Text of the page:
Why talking about “alternative” is shooting yourself (and others) in the foot

I’ve seen it happen time and again. Companies and individuals go out of their way to write great open source software, then, when the moment comes to let the world know about it, they (and/or their early adopters and proponents) present it as “an alternative to [proprietary solution] Foo”.

That’s bad when Foo is an established player:

But it borders on self-flogging nonsense when Foo is not even in the stores: Linux MPX Multi-touch Table May Become Alternative Microsoft Surface.

When you frame things like that, you’re giving positive (and free) advertising to the opposing party. At least for me and for those I asked, the following accurately portrays what the phrase “alternative to Foo” brings to mind:

Whether you’re the author of “Bar” or a passionate user advocating it, is that really the picture you want to suggest? (This, by the way, is why there’s no place for things like alternative to MSN/AIM/YahooIM/whatever on sameplace.cc, despite much well-meant advice to the contrary.)

“Oh, that’s all good and well, but how am I supposed to advocate Firefox to someone who doesn’t even know what a browser is? How, if not contrasting it to something they know, such as Internet Explorer?”

If you’re advocating a product, and genuinely believe that it’s better (if not, why are you advocating it in the first place?), that is the idea you want to get across.

“Oh, you’re still using this to browse the ‘net? Haven’t you upgraded to Firefox yet?”

2 thoughts on “Why talking about “alternative” is shooting yourself (and others) in the foot

  1. David Keech

    “Oh, you’re still using this to browse the ‘net? Haven’t you upgraded to Firefox yet?”

    Clearly this sentence only makes sense in the context of watching someone actually using Internet Explorer. In which case you are implicitly offering Firefox as an alternative to Internet Explorer. Try bringing Firefox up in a conversation away from a computer without either you or your conversation partner mentioning IE. I think you’ll find that it’s practically impossible.

    On the other hand, it doesn’t seem to have done Firefox any harm. It has enjoyed steady growth for the last five years or so and doesn’t look like slowing down; if anything, its growth is actually speeding up.

    It’s also dishonest. The Gimp is an alternative for Photoshop. Open Office is an alternative for MS Office. Linux is an alternative for Unix (and later Windows and Mac OS). They were conceived as free/better (yes, I know free is better but I meant “with more features/stability”) alternatives to the established product and to pretend otherwise is to ignore the reason they were created.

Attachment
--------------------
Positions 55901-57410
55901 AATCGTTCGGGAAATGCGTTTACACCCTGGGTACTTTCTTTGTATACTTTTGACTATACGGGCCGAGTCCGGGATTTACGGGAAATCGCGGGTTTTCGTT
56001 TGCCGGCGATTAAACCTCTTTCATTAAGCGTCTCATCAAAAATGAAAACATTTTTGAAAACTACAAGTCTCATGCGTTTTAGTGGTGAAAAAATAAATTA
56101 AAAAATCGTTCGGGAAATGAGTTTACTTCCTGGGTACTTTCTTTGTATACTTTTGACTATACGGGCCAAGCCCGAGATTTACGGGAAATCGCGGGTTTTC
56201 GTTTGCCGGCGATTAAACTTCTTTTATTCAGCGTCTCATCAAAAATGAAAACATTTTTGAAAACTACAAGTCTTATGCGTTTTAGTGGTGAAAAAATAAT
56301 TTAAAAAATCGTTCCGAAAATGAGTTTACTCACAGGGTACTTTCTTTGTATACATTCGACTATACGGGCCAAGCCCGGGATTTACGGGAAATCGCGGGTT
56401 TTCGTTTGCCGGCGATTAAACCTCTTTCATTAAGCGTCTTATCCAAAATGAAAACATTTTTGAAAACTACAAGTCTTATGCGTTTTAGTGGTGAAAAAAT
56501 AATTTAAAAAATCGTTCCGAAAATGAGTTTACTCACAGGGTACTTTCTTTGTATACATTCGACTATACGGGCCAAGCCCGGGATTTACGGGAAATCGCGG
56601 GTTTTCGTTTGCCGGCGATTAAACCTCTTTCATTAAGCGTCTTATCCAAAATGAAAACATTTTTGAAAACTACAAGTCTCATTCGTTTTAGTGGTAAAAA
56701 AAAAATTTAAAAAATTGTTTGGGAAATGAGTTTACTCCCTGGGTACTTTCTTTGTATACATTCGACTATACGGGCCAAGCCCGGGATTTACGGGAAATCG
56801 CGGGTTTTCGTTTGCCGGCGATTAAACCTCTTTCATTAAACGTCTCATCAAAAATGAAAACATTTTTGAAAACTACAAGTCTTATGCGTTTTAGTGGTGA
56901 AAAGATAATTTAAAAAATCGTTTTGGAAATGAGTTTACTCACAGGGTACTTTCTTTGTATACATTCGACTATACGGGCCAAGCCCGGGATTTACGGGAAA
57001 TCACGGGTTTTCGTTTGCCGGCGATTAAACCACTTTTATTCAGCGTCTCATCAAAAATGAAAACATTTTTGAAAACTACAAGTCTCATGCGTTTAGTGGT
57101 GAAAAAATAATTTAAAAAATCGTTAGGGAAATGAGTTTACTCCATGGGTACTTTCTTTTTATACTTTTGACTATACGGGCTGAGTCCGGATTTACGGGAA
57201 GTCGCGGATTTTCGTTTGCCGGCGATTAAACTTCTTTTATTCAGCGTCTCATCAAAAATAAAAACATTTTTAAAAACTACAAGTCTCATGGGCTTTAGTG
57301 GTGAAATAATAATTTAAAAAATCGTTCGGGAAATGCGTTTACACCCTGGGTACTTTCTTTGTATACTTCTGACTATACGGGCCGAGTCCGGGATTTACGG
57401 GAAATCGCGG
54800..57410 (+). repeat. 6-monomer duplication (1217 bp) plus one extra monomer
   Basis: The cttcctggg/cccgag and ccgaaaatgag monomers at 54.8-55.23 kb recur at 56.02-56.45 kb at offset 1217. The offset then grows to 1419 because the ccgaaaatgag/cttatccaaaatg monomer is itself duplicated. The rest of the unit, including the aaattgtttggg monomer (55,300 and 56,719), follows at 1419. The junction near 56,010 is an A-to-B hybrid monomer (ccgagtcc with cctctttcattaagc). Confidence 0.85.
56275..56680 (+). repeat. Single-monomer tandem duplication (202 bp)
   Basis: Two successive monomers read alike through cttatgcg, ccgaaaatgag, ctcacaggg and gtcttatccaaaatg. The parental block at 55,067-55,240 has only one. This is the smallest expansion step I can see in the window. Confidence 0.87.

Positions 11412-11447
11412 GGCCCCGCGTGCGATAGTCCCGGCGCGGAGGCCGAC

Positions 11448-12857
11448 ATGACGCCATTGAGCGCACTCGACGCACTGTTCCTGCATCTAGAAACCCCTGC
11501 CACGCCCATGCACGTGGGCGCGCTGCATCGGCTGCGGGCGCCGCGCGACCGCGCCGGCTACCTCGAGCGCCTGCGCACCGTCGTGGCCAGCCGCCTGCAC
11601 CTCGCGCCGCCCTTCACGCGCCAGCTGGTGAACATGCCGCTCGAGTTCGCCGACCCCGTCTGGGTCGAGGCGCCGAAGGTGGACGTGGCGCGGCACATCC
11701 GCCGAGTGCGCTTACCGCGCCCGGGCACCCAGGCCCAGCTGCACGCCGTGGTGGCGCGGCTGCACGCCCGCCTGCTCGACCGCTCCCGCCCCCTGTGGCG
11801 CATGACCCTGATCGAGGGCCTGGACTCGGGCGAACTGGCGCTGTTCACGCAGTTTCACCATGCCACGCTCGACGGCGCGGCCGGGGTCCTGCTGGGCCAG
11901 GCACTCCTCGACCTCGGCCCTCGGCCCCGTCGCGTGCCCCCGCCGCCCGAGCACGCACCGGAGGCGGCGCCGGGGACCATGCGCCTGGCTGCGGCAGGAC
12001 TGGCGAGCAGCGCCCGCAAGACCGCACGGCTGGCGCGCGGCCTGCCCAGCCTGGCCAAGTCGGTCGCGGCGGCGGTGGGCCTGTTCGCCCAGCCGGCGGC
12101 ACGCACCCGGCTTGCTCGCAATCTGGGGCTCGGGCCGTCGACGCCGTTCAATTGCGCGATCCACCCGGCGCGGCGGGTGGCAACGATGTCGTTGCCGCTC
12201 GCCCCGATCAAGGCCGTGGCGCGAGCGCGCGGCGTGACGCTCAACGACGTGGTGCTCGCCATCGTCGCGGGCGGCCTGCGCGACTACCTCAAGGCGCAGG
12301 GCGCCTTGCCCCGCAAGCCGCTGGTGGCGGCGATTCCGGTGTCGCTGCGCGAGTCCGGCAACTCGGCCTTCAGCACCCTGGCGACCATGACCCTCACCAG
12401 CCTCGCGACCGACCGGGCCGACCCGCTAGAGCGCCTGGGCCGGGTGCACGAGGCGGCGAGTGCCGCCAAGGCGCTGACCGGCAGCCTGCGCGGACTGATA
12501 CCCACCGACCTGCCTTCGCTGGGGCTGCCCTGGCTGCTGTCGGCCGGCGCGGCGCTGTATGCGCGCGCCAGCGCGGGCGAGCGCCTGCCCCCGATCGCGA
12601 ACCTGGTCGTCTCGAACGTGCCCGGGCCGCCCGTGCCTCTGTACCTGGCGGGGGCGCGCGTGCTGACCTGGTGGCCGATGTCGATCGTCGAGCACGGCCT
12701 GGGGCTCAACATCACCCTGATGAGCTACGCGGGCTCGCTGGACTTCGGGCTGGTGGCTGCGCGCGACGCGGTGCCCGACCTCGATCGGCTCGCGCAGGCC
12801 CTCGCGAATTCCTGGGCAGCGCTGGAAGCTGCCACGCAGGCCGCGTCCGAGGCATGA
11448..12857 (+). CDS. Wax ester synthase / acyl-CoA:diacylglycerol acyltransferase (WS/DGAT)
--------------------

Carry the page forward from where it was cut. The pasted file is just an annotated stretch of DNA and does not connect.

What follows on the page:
The picture you provide is an accurate picture of the state of things. You shouldn’t be trying to sell Firefox on the basis of “Everybody else is using it” because that is not true. Rather, you should say “Firefox is better and you should use it even if no one else does”. In the analogy of your picture, I dislike yellow products and someone tells me there are purple, grey and green products around. The popularity of the products doesn’t matter, only the colour.

  2. bard Post author

    Clearly this sentence only makes sense in the context of watching someone actually using Internet Explorer. In which case you are implicitly offering Firefox as an alternative to Internet Explorer. Try bringing Firefox up in a conversation away from a computer without either you or your conversation partner mentioning IE. I think you’ll find that it’s practically impossible.

    I assumed there was no need to spell the obvious. I was wrong…

    It’s also dishonest. The Gimp is an alternative for Photoshop. Open Office is an alternative for MS Office. Linux is an alternative for Unix (and later Windows and Mac OS). They were conceived as free/better (yes, I know free is better but I meant “with more features/stability”) alternatives to the established product and to pretend otherwise is to ignore the reason they were created.

    Gimp is also built on GTK. Linux was also initially meant for x86 architecture only. We don’t mention those facts when advocating either. There are many facts we ignore when advocating a product because they’re irrelevant to the communication. To most users, why Firefox was created is as relevant as what language XPCOM components are written in.

    The picture you provide is an accurate picture of the state of things. You shouldn’t be trying to sell Firefox on the basis of “Everybody else is using it” because that is not true.

    I’m not. Instead, I’m moving what other people think and do out the picture.

    Rather, you should say “Firefox is better and you should use it even if no one else does”.

    Ouch. That brings other people back into the picture and suddenly your listener no longer trusts his own perceptions about the product. I suggest a review of some basic principles.

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